The Bureau of Labor Statistics reported yesterday that the unemployment rate has fallen from 9.8% in November to 9.0% in January, as big a two-month drop as we’ve seen in the last 50 years (hooray!). But in the same report, BLS indicated that their seasonally adjusted estimate of the number of Americans employed on nonfarm payrolls increased in January by an anemic 36,000 (oh dear!). Reconciling the very contradictory claims is even harder than usual, but I’ll give it a try.
We can start with the fact that the two numbers come from two different surveys and are measuring different things. The unemployment rate comes from a survey of households, and counts someone as employed if they did any work at all as a paid employee or worked in their own business during the surveyed week, and also people who have a regular job but missed work due to temporary factors such as illness or bad weather. The nonfarm payrolls, on the other hand, come from surveys of establishments themselves. If bad weather caused someone to miss work for a two-week payroll period that included the 12th of the month, that person would not be counted as employed according to the establishment survey. Rebecca Wilder notes that Nomura economists accurately predicted prior to the BLS release that weather distortions would cause the reported nonfarm payroll gain to come in well below 56,000. The same Nomura report noted:
In one of the largest first reported declines on record, the BLS in its February 7, 1996 report calculated that non-farm payrolls FELL by 201,000 from the previous month. The outsized decline hit both manufacturing (-72,000) and services (141,000) but the construction industry registered a net job gain of 13,000. At the time, the BLS blamed the big winter storm for skewing the job loss and a month later reported that payrolls surged by 705,000 in February after a revised drop of 188,000 in January.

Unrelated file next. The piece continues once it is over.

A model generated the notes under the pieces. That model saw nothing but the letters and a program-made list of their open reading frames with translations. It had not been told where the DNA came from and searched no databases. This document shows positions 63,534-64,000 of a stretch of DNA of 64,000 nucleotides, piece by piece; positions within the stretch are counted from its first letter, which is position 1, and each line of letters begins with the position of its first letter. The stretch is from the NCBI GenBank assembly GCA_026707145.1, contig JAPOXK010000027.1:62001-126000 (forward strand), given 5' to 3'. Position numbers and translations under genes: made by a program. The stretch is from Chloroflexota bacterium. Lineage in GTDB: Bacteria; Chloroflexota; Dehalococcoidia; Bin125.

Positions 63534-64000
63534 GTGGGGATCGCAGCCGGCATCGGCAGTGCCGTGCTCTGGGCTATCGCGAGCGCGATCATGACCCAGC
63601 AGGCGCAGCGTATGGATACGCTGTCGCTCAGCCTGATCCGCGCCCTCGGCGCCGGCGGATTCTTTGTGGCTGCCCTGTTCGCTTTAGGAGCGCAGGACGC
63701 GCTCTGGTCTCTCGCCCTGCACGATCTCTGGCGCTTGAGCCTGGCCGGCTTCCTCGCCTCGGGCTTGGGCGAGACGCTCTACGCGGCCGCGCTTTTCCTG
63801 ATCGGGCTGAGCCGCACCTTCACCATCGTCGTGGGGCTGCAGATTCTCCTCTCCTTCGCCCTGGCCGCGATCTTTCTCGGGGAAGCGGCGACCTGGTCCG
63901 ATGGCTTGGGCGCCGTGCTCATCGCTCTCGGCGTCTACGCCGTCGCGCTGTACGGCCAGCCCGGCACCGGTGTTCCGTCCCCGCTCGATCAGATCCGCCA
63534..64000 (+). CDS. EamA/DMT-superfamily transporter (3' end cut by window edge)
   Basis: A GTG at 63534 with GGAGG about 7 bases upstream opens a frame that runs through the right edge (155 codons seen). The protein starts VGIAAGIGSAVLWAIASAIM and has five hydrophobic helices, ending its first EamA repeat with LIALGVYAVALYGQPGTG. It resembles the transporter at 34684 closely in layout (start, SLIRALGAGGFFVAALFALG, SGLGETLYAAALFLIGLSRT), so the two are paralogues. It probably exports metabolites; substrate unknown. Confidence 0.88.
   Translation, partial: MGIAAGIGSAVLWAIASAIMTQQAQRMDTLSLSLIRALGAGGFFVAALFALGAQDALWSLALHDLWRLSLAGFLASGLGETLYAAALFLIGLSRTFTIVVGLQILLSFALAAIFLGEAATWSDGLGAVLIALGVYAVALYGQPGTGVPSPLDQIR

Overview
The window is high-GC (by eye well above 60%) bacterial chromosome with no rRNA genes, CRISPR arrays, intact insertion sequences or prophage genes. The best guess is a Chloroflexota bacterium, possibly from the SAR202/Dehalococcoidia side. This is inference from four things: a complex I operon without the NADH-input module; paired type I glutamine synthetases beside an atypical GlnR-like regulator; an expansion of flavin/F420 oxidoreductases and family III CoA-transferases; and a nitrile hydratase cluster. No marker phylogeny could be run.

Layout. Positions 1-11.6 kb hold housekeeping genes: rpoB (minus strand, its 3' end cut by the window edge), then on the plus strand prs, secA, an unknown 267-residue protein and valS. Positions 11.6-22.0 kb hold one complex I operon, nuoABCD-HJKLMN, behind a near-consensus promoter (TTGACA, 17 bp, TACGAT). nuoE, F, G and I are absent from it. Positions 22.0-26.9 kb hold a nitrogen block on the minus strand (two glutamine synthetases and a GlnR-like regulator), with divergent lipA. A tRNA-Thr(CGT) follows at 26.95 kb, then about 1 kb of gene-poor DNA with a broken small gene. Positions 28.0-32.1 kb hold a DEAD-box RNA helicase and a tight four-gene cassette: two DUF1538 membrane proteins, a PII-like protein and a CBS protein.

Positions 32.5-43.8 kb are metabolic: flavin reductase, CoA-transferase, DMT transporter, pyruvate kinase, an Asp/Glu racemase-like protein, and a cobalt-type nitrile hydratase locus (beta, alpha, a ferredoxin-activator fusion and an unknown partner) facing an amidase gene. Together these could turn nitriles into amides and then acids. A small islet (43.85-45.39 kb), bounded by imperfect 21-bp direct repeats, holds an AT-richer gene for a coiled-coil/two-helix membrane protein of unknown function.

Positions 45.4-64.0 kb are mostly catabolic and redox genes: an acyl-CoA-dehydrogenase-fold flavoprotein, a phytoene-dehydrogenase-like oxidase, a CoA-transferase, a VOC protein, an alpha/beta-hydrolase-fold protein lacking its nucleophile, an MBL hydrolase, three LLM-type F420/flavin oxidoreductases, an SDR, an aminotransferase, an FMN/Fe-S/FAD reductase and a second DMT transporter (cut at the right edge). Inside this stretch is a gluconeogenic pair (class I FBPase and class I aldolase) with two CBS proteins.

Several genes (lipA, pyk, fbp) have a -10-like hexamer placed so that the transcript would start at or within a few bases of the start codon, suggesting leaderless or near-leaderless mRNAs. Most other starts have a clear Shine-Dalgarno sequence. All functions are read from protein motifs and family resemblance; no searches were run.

But even if we stick to just the household survey, there is still some serious reconciliation required. We can start with the fact that the household survey reports a value for the civilian noninstitutional population for January that was 185,000 lower than the value for December. Obviously that’s not what really happened, and
here’s the explanation:
BLS introduces the annual population control adjustments into the CPS estimates beginning with the January data. The adjustment can either increase or decrease the population level, depending on whether the latest information indicates the population estimates have trended too high or low. Conceptually, the population control adjustments represent the cumulative over- or under-estimation of the population since the last decennial census point.
That makes the December-to-January comparison of any of the household survey magnitudes a bit problematic. But, as Rebecca also notes, Table C in the BLS report suggests that one might just subtract the population control effects from the published December-to-January change in employment to arrive at an implied net gain in employment of 589,000 jobs according to the household survey (hooray again!). Declining participation rates have been one factor in earlier improvements in the reported unemployment rate. But it looks reasonable to me to interpret the further improvements in January as indicating real progress.
Here’s my bottom line: if you had concluded (and I had) from recent sales data and manager surveys that we’re finally seeing the economy growing solidly, there’s nothing in the latest jobs report to persuade you otherwise.